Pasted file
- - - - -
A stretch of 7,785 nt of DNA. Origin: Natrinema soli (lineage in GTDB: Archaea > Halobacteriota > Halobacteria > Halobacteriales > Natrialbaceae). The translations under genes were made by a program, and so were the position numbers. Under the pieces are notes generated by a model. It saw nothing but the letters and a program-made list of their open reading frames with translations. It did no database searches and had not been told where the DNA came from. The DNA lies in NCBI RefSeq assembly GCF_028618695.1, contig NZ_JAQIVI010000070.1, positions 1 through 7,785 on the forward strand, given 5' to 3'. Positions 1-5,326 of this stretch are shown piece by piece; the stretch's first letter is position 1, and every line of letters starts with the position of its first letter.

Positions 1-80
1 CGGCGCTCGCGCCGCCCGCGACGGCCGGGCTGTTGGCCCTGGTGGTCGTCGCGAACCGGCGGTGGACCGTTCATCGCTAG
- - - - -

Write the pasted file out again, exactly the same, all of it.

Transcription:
A stretch of 7,785 nt of DNA. Origin: Natrinema soli (lineage in GTDB: Archaea > Halobacteriota > Halobacteria > Halobacteriales > Natrialbaceae). The translations under genes were made by a program, and so were the position numbers. Under the pieces are notes generated by a model. It saw nothing but the letters and a program-made list of their open reading frames with translations. It did no database searches and had not been told where the DNA came from. The DNA lies in NCBI RefSeq assembly GCF_028618695.1, contig NZ_JAQIVI010000070.1, positions 1 through 7,785 on the forward strand, given 5' to 3'. Positions 1-5,326 of this stretch are shown piece by piece; the stretch's first letter is position 1, and every line of letters starts with the position of its first letter.

Positions 1-80
1 CGGCGCTCGCGCCGCCCGCGACGGCCGGGCTGTTGGCCCTGGTGGTCGTCGCGAACCGGCGGTGGACCGTTCATCGCTAG